One of the biggest realizations from learning about choice theory is the understanding that our behavior comes from within us – the product of our thinking and our choices. A thought or behavior might be self-generated, a creative urge that appears to have no connection to our environment, or it may be influenced by our circumstances, and thus be a response to an opportunity or to trouble. But in either case our behavior is ultimately the result of our thinking and our choice to act.


Like a sunrise on a glorious day, as the implications of our internal design become clear we begin to perceive the power and freedom that is ours to reach out and take hold of. Rather than being pawns on some universal chessboard or puppets in somebody else’s play, we realize that we can choose our course of action. This freedom and power are especially significant when it comes to our spiritual lives. A quote from Desire of Ages reminded me of this freedom –

All true obedience comes from the heart. It was heart work with Christ. And if we consent, He will so identify Himself with our thoughts and aims, so blend our hearts and minds into conformity to His will, that when obeying Him we shall be but carrying out our own impulses. Desire of Ages, p.668

What a wonderful way to comment on the essence of choice theory. Our ability to live well and choose well, in alignment with God’s will for us, springs out of our mind and heart. And Christ fully “got” this. He knew how He designed us and He sought to be freely chosen by us in the same way that He freely chooses us. It is interesting that this kind of obedience is qualified as true obedience, as opposed to . . . false obedience? Could it be that false obedience is the kind of behavior that is forced on us or pressured on us? And that we “obey” when certain people are present or simply to dodge a punishment?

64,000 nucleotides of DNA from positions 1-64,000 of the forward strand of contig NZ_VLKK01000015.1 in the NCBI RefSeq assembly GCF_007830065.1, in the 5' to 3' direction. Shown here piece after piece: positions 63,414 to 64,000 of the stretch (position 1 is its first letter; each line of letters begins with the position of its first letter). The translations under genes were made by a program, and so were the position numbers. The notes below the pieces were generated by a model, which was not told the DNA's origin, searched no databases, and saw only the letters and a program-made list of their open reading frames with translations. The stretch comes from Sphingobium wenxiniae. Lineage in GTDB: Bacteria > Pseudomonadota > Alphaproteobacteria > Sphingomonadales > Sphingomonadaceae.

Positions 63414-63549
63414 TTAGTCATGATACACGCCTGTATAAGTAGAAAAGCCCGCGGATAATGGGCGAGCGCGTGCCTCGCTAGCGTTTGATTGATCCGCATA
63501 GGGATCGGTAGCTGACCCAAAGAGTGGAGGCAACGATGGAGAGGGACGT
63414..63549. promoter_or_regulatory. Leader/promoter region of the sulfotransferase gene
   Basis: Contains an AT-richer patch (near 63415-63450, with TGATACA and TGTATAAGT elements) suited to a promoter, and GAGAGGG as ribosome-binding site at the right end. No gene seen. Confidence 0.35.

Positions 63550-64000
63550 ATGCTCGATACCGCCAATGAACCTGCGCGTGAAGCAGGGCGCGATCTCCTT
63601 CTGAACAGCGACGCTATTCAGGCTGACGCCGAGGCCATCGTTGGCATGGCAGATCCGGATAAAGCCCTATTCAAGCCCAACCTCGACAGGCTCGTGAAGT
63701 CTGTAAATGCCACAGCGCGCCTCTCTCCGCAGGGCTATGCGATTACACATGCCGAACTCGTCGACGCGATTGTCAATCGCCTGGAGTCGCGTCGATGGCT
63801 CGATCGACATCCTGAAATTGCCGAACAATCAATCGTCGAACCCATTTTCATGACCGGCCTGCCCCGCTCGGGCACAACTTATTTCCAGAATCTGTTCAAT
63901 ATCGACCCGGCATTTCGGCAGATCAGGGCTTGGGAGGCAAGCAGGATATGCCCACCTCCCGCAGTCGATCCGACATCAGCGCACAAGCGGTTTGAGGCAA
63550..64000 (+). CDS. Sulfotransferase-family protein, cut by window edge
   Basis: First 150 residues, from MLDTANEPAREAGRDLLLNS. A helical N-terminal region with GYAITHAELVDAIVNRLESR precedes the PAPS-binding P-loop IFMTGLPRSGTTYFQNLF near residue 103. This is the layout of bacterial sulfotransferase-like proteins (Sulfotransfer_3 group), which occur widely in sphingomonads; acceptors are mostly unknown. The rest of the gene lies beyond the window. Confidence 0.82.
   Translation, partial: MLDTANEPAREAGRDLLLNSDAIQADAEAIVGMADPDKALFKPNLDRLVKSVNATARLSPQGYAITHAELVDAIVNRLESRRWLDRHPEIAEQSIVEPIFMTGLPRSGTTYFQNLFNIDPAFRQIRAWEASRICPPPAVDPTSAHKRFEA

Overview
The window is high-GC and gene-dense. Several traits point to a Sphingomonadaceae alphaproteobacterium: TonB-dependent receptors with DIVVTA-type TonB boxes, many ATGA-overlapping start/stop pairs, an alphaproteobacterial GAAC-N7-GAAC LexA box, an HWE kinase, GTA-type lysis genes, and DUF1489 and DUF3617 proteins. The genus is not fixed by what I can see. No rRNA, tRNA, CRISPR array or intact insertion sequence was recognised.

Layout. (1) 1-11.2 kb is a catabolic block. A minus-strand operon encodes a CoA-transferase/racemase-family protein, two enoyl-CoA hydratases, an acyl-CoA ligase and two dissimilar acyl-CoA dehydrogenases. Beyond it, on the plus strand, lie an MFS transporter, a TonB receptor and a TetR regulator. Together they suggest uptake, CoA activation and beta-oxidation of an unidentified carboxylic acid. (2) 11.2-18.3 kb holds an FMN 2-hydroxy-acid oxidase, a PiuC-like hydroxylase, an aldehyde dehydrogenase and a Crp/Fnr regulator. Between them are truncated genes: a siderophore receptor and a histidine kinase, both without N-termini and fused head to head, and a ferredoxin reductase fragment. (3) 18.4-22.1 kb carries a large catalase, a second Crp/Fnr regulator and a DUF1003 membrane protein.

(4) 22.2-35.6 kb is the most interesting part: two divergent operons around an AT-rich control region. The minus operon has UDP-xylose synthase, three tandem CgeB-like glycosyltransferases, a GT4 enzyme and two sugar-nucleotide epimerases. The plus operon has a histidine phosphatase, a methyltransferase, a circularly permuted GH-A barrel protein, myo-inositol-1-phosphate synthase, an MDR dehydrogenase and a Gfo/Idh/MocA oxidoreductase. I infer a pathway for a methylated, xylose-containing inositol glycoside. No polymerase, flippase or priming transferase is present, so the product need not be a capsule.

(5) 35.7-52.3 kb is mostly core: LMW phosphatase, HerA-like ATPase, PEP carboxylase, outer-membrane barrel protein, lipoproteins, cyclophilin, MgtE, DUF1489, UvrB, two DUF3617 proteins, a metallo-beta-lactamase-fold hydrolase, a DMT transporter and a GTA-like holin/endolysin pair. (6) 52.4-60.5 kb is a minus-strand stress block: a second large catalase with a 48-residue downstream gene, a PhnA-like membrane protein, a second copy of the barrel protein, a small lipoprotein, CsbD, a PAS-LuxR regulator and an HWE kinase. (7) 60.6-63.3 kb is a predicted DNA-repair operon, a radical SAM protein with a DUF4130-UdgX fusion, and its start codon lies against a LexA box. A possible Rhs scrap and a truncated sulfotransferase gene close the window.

It is so cool that as we come into a loving and belonging relationship with God, and as we choose to internalize His influence, “that when obeying Him we are but carrying out our own impulses.” Some see God as arbitrary, severe, controlling, and unforgiving, but these attributes are the exact opposite of what God is like. Rather than arbitrary He created us with creativity and the ability to choose from multiple options; rather than severe and unforgiving He is patient, long suffering, and affirming; and rather than controlling He is committed to our freedom.


How we relate to our children reflects our picture of God. Many of us are in the process of unlearning the pictures our parents and teachers modeled to us and instead are learning about the gentle way that God works with us. Choice theory, with its focus on solutions rather than blame, and guidance rather than punishment, provides adults with a framework that accurately reflects how God works with us. Better that our children learn about a love and belonging God, rather than having to unlearn pictures of an arbitrary, controlling one.